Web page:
REL Heads to Texas for the American Academy of Religion

Postcard reading "Greetings from San Antonio, Texas"

via Boston Public Library on Flickr CC BY 2.0

Something happens every weekend before Thanksgiving. No, not the cupcake tune up game before the Iron Bowl. It’s the annual meeting of the American Academy of Religion (AAR), the national scholarly society for the academic study of religion. This weekend many of the faculty from REL are headed to San Antonio for the meeting and they have some pretty interesting plans.

Prof. Suma Ikeuchi will actually head to two conferences. First she’ll be headed to the meeting of the American Anthropology Association (AAA) where she’ll be screening her short ethnographic film ‘In Leila’s Room.’ Then she’ll head off to AAR to spend time doing fieldwork among the religion scholars.

Prof. Eleanor Finnegan  will be responding to the Religion and Food Group Panel on “Adaptation, Change, and Authenticity in Contemporary Islamic Foodways” and presenting a paper, “Orienting America: The Ongoing Negotiation of Muslim Place Names in the United State,” in the North American Religions Section on “Religion on the Move: Space, Place, and Religious Formation”

Prof. Nathan Loewen is sharing his experience teaching REL 220 and REL 110 in a roundtable session on “Teaching Living Religions in Environments of Potential Controversy.”

Prof. Vaia Touna is giving a paper to the Society of Biblical Literature (SBL), another scholarly organization that meets alongside the AAR. Her paper, titled “Religion After Nongbri: Locating the Past,” is part of a panel discussing Brent Nongbri’s 2013 book Before Religion and the complexities of studying the ancient world.

Prof. Ted Trost will be chairing the Academic Relations Committee at the AAR.  They are hosting a “Leadership Workshop” on learning outcomes as they are generated in the many and varied religious studies departments across the land.  In addition, he will be responding to four papers presented in the Religion and Popular Culture group under the heading “Singing the Sacred: Moral Communities of Popular Music.”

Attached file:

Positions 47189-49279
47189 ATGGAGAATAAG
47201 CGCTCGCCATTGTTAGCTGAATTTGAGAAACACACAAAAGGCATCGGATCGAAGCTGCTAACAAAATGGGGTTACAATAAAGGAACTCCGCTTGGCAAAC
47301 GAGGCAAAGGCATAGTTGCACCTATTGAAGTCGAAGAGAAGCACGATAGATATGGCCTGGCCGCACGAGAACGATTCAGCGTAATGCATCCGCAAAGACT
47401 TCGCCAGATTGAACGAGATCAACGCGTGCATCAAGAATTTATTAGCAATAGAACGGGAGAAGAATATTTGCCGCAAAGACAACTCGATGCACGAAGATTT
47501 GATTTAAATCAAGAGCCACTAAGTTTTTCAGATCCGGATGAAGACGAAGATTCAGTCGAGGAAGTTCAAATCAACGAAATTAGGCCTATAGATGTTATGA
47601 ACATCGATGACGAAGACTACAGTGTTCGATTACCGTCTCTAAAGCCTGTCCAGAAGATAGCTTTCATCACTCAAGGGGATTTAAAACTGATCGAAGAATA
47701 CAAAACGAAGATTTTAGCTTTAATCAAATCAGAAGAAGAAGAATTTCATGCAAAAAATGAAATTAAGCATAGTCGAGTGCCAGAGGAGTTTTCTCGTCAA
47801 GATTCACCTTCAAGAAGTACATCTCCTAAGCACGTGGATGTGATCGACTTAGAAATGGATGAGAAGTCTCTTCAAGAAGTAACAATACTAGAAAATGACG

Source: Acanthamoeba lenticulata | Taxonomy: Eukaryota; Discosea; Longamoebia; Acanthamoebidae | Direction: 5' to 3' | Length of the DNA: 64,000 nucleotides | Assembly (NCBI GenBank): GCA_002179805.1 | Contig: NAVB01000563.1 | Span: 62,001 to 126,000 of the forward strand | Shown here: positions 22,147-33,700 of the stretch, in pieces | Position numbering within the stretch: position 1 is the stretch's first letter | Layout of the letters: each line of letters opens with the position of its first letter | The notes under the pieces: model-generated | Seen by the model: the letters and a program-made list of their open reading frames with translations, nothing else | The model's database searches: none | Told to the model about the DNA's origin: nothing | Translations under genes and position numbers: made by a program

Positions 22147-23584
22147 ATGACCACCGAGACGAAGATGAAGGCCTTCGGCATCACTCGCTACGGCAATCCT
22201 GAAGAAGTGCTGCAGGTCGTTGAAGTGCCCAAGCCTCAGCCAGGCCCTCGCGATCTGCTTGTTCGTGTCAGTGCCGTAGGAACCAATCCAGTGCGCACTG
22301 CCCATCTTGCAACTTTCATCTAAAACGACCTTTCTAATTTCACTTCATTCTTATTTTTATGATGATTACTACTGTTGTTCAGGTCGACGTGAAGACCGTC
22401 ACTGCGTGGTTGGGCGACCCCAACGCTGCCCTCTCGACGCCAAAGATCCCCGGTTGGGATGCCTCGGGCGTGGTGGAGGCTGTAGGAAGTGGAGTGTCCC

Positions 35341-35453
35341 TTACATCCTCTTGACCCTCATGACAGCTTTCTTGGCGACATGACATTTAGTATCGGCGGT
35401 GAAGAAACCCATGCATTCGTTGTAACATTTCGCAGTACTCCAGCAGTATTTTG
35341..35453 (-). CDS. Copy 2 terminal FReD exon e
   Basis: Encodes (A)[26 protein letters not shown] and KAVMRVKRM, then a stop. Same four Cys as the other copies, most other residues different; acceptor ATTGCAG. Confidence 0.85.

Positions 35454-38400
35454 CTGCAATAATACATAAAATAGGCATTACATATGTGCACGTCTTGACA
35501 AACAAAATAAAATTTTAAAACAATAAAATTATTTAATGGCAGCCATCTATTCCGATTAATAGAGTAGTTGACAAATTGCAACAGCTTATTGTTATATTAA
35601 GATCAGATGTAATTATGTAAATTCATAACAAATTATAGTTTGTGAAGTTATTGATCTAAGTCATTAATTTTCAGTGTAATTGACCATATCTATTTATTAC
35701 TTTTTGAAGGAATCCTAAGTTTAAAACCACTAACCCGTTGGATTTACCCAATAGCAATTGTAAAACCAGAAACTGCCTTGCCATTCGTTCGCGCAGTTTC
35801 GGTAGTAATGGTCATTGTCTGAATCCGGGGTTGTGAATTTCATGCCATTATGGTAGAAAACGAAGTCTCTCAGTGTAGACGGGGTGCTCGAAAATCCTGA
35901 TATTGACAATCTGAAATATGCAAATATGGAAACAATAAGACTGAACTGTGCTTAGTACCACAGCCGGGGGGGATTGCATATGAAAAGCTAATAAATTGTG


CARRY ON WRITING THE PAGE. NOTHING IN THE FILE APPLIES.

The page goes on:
Prof. Russell McCutcheon will be participating in the sessions and panels of the North American Association for the Study of Religion (NAASR), another society that meets alongside the AAR. He serves as president of NAASR. He is also part of a panel organized around the AAR conference theme of “Revolutionary Love” titled “What’s Love Got to Do with It? Critical Appraisals of Love as a Civic Value.” His paper is titled “Perhaps (Not) Love.”

Prof. Steven Ramey will be attending a range of panels, particularly panels for NAASR. But his primary focus is his work as a journal and book series editor, so he will be meeting with colleagues about those multiple projects.

Prof. Mike Altman will be serving as the co-chair of the North American Hinduism group at the AAR and working to grow that program unit. He will also be part of a roundtable discussion after the screening of the Coen brothers’s film Hail, Caesar! as part of promoting a new book he contributed to, Coen, about religion in the films of the Coen brothers.

And throughout all of this, all of our faculty will catch up with colleagues in the field from around the country, see old friends from grad school, and have fascinating conversations about what is going on in the field of religious studies and our particular subfields. We’ll be busy!

If your curious, follow @StudyReligion and the faculty for updates from the conference. Or follow the conference hashtag: #sblaar16.

 

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